More than 50,000 people have so far participated in Tunisia's national consultation, which will feed into the drafting of a new constitution, authorities said Wednesday.
President Kais Saied announced the consultation in December when he extended a suspension of parliament, a move that fuelled concerns for the only democracy to have emerged from the Arab uprisings a decade ago.
The consultation will last until March 20.
Topics include political, economic, financial, social, health, educational and cultural affairs.
"We are at the fifth day and the number of participants has reached 52,000 – that's good," Technology Minister Nizar Ben Neji said. "We will intensify our awareness campaign."
The electronic platform for the consultations was fully launched on Saturday after it partially opened on January 1.
Tunisians abroad are also able to participate, using their identify card to access the platform and register their remarks.
Authorities say more than three quarters of Tunisia's 12 million population has internet access, while those without will be able to use computers in youth centres across the country.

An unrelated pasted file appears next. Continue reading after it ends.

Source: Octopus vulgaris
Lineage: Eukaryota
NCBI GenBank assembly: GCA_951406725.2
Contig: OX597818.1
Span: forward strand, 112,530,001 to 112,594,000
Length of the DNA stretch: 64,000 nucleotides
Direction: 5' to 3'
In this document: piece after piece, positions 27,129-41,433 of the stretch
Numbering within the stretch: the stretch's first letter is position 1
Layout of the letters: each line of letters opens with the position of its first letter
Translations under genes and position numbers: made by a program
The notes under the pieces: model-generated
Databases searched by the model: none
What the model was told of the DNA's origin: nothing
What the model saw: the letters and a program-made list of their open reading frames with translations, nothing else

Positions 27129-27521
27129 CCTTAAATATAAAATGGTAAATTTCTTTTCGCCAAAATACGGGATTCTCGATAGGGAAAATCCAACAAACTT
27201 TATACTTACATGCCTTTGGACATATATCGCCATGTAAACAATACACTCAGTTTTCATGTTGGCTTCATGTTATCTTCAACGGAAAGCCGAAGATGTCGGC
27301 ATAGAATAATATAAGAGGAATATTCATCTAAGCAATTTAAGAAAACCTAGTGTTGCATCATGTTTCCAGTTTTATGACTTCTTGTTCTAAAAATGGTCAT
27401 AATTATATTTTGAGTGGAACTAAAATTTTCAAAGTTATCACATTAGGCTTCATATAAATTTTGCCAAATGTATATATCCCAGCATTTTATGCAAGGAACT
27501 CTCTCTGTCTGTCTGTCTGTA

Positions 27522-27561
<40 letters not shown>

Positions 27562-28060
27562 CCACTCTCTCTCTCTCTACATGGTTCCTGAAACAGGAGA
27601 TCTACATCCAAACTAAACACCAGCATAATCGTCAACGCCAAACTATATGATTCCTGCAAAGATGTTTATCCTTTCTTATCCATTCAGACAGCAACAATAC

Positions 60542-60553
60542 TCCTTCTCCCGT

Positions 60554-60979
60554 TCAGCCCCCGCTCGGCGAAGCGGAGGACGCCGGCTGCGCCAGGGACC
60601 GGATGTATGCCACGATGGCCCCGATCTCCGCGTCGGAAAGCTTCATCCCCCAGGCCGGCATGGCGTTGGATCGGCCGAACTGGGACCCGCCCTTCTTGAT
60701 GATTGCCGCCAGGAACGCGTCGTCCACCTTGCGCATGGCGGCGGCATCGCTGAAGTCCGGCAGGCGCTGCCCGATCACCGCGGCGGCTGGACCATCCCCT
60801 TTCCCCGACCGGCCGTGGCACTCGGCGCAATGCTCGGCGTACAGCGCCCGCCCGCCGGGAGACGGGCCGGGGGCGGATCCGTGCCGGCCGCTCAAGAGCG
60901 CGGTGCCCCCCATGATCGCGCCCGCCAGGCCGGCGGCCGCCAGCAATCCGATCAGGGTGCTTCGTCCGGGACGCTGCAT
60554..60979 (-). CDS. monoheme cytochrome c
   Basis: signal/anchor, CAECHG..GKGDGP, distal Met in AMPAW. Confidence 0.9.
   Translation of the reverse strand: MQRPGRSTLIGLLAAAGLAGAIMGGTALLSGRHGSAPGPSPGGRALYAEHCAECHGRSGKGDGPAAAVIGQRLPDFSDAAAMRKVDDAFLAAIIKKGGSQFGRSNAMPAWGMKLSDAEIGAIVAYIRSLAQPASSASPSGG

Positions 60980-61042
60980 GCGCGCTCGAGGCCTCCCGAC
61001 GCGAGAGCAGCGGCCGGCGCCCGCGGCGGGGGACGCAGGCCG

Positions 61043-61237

A constitutional referendum is planned for July 25, 2022 – exactly a year after Mr Saied sacked the government, suspended parliament and said he would assume executive powers.
The president later took steps to rule by decree, and in early December vowed to press on with reforms to the political system.
His power grab was initially supported by many Tunisians frustrated at repeated deadlocks within the fractious legislature.
On December 13, Mr Saied laid out a roadmap for drafting a new constitution, which is expected to grant more powers to the executive branch at the expense of the legislature in the North African nation, before elections at the end of this year.
Mr Saied won elections in 2019 with a landslide 73 per cent of votes.